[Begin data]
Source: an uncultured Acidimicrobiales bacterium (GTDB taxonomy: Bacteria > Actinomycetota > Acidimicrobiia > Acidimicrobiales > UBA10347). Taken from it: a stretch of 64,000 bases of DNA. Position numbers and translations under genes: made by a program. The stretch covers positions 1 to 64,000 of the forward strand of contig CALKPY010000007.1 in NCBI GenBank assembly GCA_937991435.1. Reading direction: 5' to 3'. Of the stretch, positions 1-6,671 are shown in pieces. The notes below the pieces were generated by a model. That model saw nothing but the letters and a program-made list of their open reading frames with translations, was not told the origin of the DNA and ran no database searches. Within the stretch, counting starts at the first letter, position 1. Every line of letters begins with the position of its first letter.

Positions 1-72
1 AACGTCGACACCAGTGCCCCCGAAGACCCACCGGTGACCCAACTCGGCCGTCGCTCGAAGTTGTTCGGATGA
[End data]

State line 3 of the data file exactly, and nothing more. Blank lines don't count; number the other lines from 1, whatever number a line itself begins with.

1 AACGTCGACACCAGTGCCCCCGAAGACCCACCGGTGACCCAACTCGGCCGTCGCTCGAAGTTGTTCGGATGA